Thursday, 22 April 2010

April 23rd. - St. George day

The world is celebrating the memory of Mor Geevarghese Sahada on April 23rd. St. George was a Roman soldier from ancient Palestine in the third century AD. Hagiographers (those studying hagiography: the lives and writings of the saints) indicate he was most likely a historic personage in the guard of the Emperor Diocletian (244-311 AD), an emperor notorious for his persecutions of early Christians. In the most popular and most likely scenario of those involving his real life story, George refused to offer up a sacrifice to the gods of the Roman Empire (a type of refusal which was one of the primary issues of discontent between the Roman Empire and monotheistic cults like Christianity and Judaism). When bribery to coerce his sacrifice failed, he was tortured and purportedly killed three times, all the while refusing to renounce his faith and allegiance to the Christian God. Supposedly his devotion to his cause was so moving, that the pagan priest and writer Athanasius and a potentially fictional consort of Diocletian, the so-called Empress Alexandra, were converted on the spot and were executed alongside George.

By the end of the fourth century AD, his worship was popular in the Near East, particularly in George’s native Palestine and in Turkey. He was canonized (made a saint) in the 4th century in 494 AD . But it was the Crusaders in the Middle Ages who made Mor Geevarghese so popular and by their time, St. George’s story had expanded to include what is today its most prominent and romantic element: George’s encounter with a dragon.

Legend has it that during George’s travels with the Roman legionnaires, George found himself in Lydda in Palestine (potentially also his hometown) where a fearsome dragon was holding the town’s water supply hostage. The townspeople had been distracting if with an offering of a sheep a day in order to sneak past it to collect water. But eventually the dragon had tired of sheep (or they had run out of them) and the town had started sacrificing its young woman to the dragon: one a day. The maidens were chosen for sacrifice by lot, and as it happens, the day George strolled into town was the day a local princess was being offered up. George promptly stepped in between the dragon and the princess, crossed himself (hence his emblem the St. George’s cross, which is prominently featured on the flags of the United Kingdom), killed the dragon and rescued the princess. Some legends have him briefly marrying the princess (who is occasionally given the name Sabra) before rejoining the army in order to make it back to Diocletian in time for his later martyrdom; others have him monastically denying her devotion and the reward of her hand in marriage to pursue his celibate military life.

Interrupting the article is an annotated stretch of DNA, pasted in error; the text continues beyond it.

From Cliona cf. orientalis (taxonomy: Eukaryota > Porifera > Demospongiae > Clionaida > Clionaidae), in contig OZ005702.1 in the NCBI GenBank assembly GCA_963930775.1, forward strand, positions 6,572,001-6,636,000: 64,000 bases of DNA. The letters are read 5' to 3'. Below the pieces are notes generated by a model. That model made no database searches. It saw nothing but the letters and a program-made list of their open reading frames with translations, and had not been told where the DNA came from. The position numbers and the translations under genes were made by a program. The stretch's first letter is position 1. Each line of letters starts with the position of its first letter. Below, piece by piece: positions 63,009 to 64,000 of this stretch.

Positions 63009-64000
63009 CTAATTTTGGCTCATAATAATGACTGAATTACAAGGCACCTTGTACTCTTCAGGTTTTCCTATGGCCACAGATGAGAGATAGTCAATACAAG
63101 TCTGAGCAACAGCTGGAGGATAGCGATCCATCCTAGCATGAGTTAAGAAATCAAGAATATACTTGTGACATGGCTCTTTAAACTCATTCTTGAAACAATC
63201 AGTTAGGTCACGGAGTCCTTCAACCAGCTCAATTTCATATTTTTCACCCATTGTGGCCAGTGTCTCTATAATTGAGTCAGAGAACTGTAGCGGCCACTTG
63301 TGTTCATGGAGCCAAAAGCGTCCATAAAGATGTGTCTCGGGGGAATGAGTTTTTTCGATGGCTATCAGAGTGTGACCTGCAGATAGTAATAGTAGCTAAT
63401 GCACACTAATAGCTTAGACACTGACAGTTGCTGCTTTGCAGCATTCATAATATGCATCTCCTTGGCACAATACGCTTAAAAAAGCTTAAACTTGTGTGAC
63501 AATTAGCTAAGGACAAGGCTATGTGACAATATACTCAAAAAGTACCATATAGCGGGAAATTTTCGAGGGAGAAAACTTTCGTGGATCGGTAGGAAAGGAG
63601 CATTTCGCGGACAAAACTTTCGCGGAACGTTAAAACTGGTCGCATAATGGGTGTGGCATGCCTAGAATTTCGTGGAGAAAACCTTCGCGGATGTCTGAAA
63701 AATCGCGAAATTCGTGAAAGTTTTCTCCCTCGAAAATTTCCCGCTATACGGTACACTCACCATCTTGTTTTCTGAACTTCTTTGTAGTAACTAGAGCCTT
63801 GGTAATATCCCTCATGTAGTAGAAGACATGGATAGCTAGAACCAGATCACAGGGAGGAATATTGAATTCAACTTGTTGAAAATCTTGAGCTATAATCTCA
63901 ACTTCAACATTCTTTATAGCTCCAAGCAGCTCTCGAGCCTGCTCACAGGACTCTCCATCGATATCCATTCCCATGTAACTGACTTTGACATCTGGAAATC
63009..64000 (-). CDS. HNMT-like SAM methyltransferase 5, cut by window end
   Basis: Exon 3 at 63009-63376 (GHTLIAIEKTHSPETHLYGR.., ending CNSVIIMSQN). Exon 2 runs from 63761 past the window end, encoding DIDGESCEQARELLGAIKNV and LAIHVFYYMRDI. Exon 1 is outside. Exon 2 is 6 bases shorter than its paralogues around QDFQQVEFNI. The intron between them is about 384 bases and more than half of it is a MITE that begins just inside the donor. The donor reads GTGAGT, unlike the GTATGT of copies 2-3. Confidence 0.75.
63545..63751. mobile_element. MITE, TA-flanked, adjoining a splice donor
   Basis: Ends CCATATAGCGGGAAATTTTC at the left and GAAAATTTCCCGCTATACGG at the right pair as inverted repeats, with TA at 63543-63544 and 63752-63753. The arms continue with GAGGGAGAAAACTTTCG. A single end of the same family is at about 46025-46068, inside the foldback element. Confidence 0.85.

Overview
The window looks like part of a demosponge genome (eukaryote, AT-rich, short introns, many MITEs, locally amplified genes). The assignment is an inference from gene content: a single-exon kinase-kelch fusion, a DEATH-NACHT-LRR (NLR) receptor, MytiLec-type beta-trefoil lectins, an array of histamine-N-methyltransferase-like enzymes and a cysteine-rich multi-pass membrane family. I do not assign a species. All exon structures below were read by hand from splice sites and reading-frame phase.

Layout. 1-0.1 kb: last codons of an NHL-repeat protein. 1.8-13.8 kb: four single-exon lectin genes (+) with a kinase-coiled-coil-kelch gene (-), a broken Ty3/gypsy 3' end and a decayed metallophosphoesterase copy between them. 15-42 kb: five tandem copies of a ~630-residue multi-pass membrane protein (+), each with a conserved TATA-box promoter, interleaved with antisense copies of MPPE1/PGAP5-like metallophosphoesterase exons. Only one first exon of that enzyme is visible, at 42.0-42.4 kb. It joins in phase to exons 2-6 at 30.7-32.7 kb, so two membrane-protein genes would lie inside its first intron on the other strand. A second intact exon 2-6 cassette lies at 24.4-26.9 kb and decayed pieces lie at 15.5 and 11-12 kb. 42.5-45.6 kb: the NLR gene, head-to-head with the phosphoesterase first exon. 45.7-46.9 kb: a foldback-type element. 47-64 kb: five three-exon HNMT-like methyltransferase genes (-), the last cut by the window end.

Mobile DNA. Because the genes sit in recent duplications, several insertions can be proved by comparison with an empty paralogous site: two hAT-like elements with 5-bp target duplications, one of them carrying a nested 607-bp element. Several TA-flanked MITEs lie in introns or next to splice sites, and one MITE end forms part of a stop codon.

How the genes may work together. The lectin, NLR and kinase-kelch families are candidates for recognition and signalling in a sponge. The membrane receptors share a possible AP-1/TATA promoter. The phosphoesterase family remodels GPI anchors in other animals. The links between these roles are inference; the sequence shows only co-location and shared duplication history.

As such, it is appropriate that he is venerated so widely around the world. He is the patron saint of Genoa, Georgia, Germany, Gozo, Greece, Istanbul, Lithuania, Malta, Moscow, Netherlands, Palestine, Portugal, Spain, the United Kingdom, and Venice. He is also known as the patron of shepherds, horses, equestrians, warriors, battles, farmers, fighting diseases (all and specifically snakebites, syphilis, herpes, and leprosy).

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